Commentary, News

Pollster: HB2 issue is “just killing McCrory” in gubernatorial race (video)

Public Policy Polling’s Tom Jensen believes the one issue that may decide the state’s hotly-contested gubernatorial race is House Bill 2. Jensen, who sat down with Chris Fitzsimon last week, notes that 59% of voters now think HB2 has had a negative impact on North Carolina’s economy, while only 10% who think the impact has been positive.

If you need more proof, read Policy Watch reporter Joe Killian’s story from Monday in which a group of major investors representing more than $2.1 trillion in assets called for the full repeal of the discriminatory law. Here’s an excerpt from Killian’s story:

“Obviously there has been overwhelmingly negative reaction to HB2,” said Matthew Patsky, CEO of Trillium Asset Management. “While the U.S. economy continues to grow, quite frankly North Carolina appears to be headed for what I would call a state government inflicted recession.”

Patsky said that’s because the controversy over N.C. House Bill 2, which prohibits anti-discrimination protections for lesbian, bisexual and transgender people, has reached a fever pitch and is impacting how investors view the state and the businesses that call the Tar Heel state home.

With offices in Boston, San Francisco, Portland, Oregon and Durham, Trillium is in a position to see how the national and international investment community is responding to HB2. “I have clients asking for North Carolina free portfolios,” Patsky said. “Including divestment from North Carolina municipal bonds. Moody’s and the S&P have already warned of the potential risk to the state’s bond rating.”

In the six months since McCrory signed HB2 into law, North Carolina has seen a series of blows to its reputation – boycotts from major touring entertainment acts, major companies like PayPal canceling planned expansions in the state and most recently the loss of NCAA and ACC championship games.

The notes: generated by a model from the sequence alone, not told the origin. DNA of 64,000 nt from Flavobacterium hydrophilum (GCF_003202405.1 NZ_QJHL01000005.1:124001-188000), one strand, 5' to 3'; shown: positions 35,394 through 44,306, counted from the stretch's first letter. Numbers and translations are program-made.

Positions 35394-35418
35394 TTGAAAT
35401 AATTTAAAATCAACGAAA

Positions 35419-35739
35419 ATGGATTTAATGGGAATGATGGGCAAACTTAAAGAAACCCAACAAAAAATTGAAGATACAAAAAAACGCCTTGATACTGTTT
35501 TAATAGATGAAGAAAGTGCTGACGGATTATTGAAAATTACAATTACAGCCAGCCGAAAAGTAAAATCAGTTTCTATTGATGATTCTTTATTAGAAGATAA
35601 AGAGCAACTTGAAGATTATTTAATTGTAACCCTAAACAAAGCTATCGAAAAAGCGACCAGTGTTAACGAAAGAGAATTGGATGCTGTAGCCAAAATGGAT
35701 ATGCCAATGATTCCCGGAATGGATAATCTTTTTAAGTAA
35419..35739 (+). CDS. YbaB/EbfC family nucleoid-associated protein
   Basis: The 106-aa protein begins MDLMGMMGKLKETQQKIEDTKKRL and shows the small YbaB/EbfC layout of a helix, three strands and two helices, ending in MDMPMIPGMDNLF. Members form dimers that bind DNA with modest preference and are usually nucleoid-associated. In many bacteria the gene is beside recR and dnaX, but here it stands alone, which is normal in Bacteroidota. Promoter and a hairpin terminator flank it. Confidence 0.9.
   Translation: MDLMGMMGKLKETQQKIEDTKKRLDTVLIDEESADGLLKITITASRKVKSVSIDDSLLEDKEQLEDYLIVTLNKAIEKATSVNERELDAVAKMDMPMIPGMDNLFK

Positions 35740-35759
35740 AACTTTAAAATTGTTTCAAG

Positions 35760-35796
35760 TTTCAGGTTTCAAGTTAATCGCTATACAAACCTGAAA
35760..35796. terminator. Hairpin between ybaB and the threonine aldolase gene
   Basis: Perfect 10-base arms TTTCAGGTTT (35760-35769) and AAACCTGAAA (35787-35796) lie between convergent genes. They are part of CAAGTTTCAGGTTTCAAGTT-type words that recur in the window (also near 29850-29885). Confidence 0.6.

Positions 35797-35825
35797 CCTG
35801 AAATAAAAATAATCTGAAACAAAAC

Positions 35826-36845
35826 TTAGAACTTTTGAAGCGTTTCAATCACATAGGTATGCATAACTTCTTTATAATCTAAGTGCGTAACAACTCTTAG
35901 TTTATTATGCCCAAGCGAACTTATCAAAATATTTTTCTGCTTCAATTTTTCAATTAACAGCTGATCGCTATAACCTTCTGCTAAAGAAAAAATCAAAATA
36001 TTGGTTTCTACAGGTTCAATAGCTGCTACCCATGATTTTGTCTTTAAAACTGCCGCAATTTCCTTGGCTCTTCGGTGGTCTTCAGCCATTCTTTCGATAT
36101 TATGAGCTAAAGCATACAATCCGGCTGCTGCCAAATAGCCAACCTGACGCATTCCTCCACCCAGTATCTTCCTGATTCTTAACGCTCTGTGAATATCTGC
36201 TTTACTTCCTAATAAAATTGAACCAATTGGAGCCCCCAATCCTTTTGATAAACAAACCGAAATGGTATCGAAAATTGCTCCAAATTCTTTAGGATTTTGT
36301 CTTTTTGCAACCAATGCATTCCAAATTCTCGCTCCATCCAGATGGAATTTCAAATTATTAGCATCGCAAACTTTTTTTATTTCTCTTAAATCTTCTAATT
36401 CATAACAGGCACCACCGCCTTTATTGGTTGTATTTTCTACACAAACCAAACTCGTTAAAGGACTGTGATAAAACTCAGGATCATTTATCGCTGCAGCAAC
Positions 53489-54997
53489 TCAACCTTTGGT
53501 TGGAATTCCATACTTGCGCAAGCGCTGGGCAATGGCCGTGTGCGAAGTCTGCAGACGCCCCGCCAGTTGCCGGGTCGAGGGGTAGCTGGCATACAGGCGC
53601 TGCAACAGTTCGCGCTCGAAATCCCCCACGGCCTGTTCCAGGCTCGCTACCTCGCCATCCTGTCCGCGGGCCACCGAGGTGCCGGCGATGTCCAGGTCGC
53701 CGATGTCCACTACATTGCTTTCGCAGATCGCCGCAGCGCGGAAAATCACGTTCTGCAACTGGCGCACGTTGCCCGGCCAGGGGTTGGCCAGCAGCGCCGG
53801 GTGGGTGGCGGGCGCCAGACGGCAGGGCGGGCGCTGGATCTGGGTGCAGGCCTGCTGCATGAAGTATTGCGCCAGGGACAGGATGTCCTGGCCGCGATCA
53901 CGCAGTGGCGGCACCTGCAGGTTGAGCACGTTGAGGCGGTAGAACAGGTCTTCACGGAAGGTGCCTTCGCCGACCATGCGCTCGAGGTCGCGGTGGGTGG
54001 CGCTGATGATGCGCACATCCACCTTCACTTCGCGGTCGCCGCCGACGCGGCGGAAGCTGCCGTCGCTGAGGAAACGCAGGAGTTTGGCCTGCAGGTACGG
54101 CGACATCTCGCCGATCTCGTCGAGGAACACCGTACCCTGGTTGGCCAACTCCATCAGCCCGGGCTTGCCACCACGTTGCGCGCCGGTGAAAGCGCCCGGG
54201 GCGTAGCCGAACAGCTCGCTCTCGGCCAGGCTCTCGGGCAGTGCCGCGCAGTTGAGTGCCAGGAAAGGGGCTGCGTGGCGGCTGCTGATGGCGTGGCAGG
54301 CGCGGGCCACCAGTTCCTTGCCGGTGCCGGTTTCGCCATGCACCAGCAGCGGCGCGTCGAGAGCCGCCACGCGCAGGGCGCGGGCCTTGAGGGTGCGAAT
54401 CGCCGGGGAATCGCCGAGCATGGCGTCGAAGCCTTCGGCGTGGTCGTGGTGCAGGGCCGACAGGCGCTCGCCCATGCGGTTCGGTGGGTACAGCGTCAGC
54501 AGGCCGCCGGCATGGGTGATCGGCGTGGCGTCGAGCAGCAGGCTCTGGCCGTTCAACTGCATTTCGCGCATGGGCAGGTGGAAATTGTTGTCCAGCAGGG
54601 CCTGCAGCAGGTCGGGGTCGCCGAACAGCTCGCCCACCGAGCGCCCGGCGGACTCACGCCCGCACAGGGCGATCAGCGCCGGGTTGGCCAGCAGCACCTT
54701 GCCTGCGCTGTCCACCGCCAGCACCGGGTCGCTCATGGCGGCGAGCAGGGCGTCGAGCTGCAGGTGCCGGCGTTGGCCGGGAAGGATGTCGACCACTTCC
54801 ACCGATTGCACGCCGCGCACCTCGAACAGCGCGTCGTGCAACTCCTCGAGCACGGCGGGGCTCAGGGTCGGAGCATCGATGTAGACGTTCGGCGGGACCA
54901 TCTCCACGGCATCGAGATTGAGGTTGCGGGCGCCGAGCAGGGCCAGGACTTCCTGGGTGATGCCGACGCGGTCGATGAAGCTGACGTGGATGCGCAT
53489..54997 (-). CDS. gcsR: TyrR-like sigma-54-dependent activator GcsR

You can read the rest of Killian’s story here. Listen to  our full radio interview with Tom Jensen here.

YouTube Preview Image
Commentary, News

This week’s Top Five on NC Policy Watch

Taxcreditsupplies10-13-151. The cuts keep coming: More damning data on the state of NC public school funding

A recent lead editorial in Raleigh’s News & Observer editorial “NC GOP leaders ignore recession cuts when touting funding increases” makes several good points concerning the state’s declining commitment to funding public schools. As the editorial mentions, legislative leaders’ claims that they have increased spending on public schools are “at once true and deceptive” since they compare today’s spending to the temporary budget reductions implemented in the throes of a historically bad recession.

A deeper look at the data, however, shows the decline in support for public schools is even greater than indicated by the editorial. Along nearly every measure, North Carolina’s public schools have fewer resources today even when compared to the last budget passed under a Democratic-controlled General Assembly. While it is true that the nominal budget for public schools has increased slightly from its nadir in FY 2010-11, North Carolina’s public schools themselves have not benefited from higher resource levels since the change in General Assembly majority. [Continue reading...]

Medicaid gap2. Census data a powerful reminder of the need to expand Medicaid

The latest data from the U.S. Census Bureau included some frustrating information about North Carolina and it wasn’t just the state’s sluggish below the national average growth in household median income that the think tanks on the right have mistakenly trumpeted as good news.

The data also showed that the percentage of people without health coverage in the state dropped by 1.9 percent from 2014 to 2015. That means 173,000 people are no longer uninsured thanks to the improving national economy and the Affordable Care Act.